Thing 1: Office 365

University staff and students have access to Office 365 through the University’s subscription. This allows you to install Microsoft Office on 5PCs or Macs, 5 tablets and 5 phones. In addition, you have access to 1 TB of storage on OneDrive.  

As well as the Office tools such as Word and Excel that you will be familiar with, Office 365 has a number of tools that facilitate collaboration, and which may be useful for your research. 

In this post, we will cover the following to get you started: downloading Office 365, sharing files, OneDrive and Teams. We will also explore considerations and risks, and point you in the direction of further resources.

Getting Started 

Go to the Office 365 portal and sign in with your central University account. You’ll be able to download Office 365 or use the tools in your browser. Office 365 allows you to sync your files between multiple devices, and you may wish to download apps for your tablet or smartphone as well.  

You will have access to your University Office 365 account as long as you are enrolled or employed by the University. Your access to the subscription will cease once you leave, but you will be able to transfer your files to your own OneDrive account or another location. 

Which elements of Office 365 could be useful for my research? 

Sharing Files

The sharing options in Word and Excel make them a good alternative to Google Docs and Google Sheets. You can set the sharing restrictions on your files to limit access in a number of ways. Look for the “share” options in various Office 365 apps, and you can either invite people via their email addresses, or set up a link that you can email. The sharing options are: 

  • View link- sign-in required 
  • Edit link- sign in required 
  • View link- no sign-in 
  • Edit link- no sign-in 
  • Restricted to specific people. 


You can also set up shared folders in OneDrive, and control access to these. Sound a lot like Google Docs? It is, but with an important difference: files are stored on servers in Sydney and Melbourne, and the data is owned by the University. This can be very important if the terms of your ethics or grant require data to be stored in Australia. You can find out more about security here:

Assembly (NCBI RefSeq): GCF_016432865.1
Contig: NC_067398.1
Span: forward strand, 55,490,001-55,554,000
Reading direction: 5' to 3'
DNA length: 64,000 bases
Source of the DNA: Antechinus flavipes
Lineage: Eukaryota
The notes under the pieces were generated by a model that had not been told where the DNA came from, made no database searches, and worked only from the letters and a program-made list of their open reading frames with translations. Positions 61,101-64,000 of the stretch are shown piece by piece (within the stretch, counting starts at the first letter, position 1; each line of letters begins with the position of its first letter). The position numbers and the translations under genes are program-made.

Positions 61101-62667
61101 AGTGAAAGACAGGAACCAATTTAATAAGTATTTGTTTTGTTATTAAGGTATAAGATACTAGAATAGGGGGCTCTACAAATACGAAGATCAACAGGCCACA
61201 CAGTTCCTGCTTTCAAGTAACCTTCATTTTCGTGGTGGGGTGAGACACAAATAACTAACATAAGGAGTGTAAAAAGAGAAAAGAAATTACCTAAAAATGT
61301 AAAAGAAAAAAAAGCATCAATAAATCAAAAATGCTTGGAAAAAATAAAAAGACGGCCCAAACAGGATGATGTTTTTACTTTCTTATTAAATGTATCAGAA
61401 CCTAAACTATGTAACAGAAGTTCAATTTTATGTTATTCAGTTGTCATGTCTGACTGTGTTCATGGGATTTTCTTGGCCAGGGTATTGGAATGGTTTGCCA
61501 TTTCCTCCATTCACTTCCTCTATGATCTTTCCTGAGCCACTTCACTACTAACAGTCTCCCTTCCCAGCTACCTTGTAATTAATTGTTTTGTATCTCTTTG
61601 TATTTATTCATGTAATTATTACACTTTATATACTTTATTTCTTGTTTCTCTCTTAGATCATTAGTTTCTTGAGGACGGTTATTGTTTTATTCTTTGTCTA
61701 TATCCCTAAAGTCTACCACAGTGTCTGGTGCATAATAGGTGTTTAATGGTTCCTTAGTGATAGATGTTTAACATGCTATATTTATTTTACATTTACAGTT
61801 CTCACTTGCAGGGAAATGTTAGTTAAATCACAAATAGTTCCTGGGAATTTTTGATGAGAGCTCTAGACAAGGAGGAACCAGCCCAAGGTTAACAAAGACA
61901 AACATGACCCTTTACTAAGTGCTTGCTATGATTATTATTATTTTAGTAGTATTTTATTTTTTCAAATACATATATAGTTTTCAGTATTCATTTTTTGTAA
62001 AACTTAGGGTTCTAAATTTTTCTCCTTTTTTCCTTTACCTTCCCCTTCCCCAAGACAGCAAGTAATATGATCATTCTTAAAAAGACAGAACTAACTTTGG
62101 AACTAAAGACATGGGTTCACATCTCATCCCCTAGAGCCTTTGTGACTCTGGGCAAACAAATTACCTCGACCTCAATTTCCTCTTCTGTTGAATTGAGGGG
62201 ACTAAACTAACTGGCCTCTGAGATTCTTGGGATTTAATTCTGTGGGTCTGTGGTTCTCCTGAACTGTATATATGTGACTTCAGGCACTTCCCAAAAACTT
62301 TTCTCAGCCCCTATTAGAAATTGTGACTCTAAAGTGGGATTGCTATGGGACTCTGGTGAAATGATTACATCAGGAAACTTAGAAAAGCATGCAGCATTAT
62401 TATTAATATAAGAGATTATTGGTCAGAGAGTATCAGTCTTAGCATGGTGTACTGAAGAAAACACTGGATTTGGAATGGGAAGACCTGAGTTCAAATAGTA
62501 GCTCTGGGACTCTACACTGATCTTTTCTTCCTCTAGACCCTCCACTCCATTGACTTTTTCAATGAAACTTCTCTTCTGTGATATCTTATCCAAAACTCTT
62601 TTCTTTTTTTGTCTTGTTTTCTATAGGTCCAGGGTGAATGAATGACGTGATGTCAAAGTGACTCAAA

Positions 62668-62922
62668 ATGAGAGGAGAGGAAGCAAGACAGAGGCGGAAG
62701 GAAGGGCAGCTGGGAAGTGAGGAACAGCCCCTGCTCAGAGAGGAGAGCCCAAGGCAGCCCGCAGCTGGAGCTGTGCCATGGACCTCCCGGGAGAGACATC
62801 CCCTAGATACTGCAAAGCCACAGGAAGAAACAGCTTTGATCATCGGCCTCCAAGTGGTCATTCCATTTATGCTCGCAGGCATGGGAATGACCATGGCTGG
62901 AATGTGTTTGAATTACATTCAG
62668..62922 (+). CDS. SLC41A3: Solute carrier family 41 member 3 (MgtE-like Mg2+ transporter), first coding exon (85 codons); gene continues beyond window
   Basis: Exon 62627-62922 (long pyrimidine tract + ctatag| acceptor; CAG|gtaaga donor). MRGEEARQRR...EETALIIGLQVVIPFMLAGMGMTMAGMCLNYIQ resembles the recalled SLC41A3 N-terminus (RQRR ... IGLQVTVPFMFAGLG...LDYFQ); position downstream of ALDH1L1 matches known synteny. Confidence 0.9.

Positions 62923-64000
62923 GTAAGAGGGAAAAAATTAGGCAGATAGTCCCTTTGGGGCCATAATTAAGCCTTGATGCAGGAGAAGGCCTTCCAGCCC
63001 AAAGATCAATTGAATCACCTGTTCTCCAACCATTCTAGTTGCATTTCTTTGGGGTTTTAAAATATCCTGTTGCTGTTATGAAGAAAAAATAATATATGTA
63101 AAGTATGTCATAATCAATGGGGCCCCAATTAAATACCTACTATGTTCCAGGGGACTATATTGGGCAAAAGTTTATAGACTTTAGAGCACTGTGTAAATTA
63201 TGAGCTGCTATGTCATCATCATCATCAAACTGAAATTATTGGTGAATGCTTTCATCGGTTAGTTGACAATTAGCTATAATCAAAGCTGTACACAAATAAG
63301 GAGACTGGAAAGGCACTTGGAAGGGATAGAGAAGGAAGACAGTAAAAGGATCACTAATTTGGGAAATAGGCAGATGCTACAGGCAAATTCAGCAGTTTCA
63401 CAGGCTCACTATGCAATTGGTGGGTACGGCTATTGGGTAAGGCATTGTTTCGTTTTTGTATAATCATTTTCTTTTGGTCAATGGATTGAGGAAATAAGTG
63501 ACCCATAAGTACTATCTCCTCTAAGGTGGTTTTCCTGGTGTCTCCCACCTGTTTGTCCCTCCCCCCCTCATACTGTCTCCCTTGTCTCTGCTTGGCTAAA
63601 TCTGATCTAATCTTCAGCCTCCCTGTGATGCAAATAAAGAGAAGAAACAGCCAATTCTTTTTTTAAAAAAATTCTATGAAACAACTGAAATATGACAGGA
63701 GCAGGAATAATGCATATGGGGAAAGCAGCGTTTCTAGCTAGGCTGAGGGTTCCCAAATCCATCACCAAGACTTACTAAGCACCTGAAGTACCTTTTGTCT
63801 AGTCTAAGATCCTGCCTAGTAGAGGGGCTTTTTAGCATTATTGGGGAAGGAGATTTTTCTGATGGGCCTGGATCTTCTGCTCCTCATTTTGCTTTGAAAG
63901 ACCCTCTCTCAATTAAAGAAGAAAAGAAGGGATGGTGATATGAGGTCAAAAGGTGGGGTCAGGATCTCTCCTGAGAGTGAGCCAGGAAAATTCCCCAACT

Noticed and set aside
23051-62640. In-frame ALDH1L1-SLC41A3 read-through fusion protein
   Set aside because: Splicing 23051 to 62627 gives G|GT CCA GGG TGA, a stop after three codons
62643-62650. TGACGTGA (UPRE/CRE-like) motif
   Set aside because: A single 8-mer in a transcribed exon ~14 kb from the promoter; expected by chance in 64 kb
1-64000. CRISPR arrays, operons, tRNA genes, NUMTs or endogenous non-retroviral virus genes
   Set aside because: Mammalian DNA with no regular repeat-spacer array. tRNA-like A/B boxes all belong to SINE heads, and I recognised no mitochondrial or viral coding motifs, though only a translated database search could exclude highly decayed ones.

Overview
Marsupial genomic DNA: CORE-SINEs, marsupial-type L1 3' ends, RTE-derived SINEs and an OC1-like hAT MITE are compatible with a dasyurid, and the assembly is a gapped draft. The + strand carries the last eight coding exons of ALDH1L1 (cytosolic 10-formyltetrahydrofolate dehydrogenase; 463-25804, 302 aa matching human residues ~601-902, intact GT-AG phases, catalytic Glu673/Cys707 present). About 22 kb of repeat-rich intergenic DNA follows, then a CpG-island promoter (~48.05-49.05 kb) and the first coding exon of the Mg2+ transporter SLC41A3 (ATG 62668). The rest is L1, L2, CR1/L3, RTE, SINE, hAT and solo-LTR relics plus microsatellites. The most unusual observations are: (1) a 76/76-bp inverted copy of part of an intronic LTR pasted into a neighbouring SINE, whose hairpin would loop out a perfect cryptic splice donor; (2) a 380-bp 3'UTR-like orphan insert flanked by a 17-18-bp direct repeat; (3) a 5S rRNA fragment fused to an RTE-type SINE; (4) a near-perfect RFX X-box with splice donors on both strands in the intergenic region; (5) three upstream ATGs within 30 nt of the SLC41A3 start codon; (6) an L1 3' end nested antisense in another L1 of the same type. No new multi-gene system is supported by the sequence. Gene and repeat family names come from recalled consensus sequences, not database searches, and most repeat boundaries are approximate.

Sharing individual files can be useful, but if you are working on a collaborative project, you may like to set up a Team. A Team site offers a place to store your collaborative files, as well as options for instant messaging, comments, and audio/video conferencing. You’ll also have access to shared notebooks. Each Team site has 1TB of data allowance, and the files are stored in a SharePoint site that is automatically created when you set up your Team. A Team is simple to set up, and you can do this yourself.   

You can log in to your Team site via common web browsers, and also via mobile apps, giving you access to your team’s files wherever you have an internet connection.  


It is important to be aware that the terms and conditions for cloud tools and storage can change at short notice, and that you’ll need to check that changes comply with any data management requirements that apply to your research. You’ll also need to be aware of any ethics or grant requirements that restrict who can access your data, and make sure that your sharing settings comply.  

Sharing files through Teams or OneDrive can be a good strategy for managing collaborative projects but you’ll still need to consider the longer-term preservation of data and records. It is important to back up your files elsewhere in addition to OneDrive. It may be helpful to think of OneDrive or Teams as a place for working documents, with final versions transferred to more permanent storage elsewhere. 

Try This 

  • Log in to Office 365 with your University credentials. 
  • Click the menu in the top left, and select Teams. 
  • Set up a Team by clicking Add Team. 
  • Choose your privacy setting. 
  • Add your team members. 
  • Set up a notebook, upload some files, use the chat to start a conversation, and get collaborating. 

 Further Information 

This post was written by Ashley Sutherland (Arts Faculty Librarian). Thank you to Tommy Carron and Drew Poynton from Infrastructure Services for technical advice. 


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